The history of Black History Month
This year we celebrate the 30th anniversary of Black History month in the UK. This annual commemoration was first celebrated in 1987, over a year after the abolition of the Greater London council (GLC). In order to understand Black History Month, we must take you back to the time where Akyaaba Sebo, a special projects coordinator at the GLC visited America in the 1970s and created the UK’s version of Black History Month after experiencing it in the US.
In comparison to the US, this nation’s reasoning to why BHM falls in October is because this month is when African leaders and chiefs would traditionally gather to settle their differences. This was a means for Akyaaba to reconnect with his African roots. Additionally, many thought considering this month was the beginning of the new academic year, it would provide young children and students the opportunity to take pride in their identity and to celebrate it with their communities. In contrast, the US celebrates its BHM in February to encompass the birthdays of two significant Americans, former President Abraham Lincoln and abolitionist Frederick Douglas who played a prominent role in shaping Black history.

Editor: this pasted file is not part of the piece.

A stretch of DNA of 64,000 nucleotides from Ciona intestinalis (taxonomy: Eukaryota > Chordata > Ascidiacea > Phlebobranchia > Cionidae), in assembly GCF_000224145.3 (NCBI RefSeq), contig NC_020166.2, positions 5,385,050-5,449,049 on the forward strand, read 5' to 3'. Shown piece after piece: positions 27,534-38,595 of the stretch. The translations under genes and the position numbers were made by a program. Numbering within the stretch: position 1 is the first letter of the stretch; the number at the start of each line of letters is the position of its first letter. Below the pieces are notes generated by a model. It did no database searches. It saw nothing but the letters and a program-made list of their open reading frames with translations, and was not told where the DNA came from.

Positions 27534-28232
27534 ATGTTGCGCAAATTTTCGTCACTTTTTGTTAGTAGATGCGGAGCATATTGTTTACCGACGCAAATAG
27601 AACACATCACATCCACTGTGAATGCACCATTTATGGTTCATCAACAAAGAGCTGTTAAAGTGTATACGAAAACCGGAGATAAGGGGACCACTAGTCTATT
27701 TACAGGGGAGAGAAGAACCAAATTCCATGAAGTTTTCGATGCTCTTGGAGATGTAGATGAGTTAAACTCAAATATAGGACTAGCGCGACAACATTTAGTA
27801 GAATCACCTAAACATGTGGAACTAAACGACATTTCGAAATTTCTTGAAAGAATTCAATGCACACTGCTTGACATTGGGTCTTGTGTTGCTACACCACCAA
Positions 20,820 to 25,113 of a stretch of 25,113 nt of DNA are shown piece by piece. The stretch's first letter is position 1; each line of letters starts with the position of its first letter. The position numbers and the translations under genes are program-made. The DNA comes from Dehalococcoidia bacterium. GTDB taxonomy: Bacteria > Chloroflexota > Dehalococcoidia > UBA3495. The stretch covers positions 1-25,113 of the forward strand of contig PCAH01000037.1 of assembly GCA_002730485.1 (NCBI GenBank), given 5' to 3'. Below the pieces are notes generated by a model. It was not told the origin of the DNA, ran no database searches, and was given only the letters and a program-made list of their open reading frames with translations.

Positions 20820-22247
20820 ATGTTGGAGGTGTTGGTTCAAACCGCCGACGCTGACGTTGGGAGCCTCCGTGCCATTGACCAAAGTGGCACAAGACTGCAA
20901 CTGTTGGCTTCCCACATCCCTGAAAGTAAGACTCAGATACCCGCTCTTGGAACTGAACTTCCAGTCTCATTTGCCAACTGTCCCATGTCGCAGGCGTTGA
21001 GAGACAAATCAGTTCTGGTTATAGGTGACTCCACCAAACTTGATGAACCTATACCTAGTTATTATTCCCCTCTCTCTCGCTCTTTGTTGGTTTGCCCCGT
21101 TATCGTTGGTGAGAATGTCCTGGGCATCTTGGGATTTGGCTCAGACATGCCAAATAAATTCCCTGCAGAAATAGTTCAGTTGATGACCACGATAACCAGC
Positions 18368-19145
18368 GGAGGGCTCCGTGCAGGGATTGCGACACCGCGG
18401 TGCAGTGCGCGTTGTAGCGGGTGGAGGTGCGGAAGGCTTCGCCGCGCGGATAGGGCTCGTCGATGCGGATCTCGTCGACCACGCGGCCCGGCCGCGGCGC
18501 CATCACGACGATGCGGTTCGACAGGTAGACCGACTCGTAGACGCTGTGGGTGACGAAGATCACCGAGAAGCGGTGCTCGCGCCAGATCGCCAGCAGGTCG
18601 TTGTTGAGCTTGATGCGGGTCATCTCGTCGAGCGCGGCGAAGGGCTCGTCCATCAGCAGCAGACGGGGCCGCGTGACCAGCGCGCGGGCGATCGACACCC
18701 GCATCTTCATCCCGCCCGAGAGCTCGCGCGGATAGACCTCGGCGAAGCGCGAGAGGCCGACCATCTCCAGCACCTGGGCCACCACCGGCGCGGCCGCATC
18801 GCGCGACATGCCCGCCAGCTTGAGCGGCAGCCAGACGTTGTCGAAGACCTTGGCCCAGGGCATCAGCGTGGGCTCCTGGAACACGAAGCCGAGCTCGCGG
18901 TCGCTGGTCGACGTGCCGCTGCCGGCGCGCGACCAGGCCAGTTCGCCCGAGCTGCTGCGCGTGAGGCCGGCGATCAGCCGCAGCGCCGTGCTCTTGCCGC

It is important to note that in the 1920s, historian Carter G, Woodson launched the first celebration of Negro History Week to recognise and encourage the teaching of the history of Black Americans in the nation’s public schools. This then was extended to a yearly celebration to deepen the study on Black history, particularly African American. BHM is now celebrated annually by Britons for every culture in the Black community. This this year’s theme is ‘Proud To Be’ with individuals encouraged to share their pride in aspects of their culture and heritage on social media platforms. Our fight to implement Black History as a permanent part of the curriculum in schools across the UK is on-going. Now more than ever, following the murder of George Floyd in 2020, we encourage our students to constantly take pride in their identity and celebrate your heritage in all its magnificent forms.
Happy Black History Month!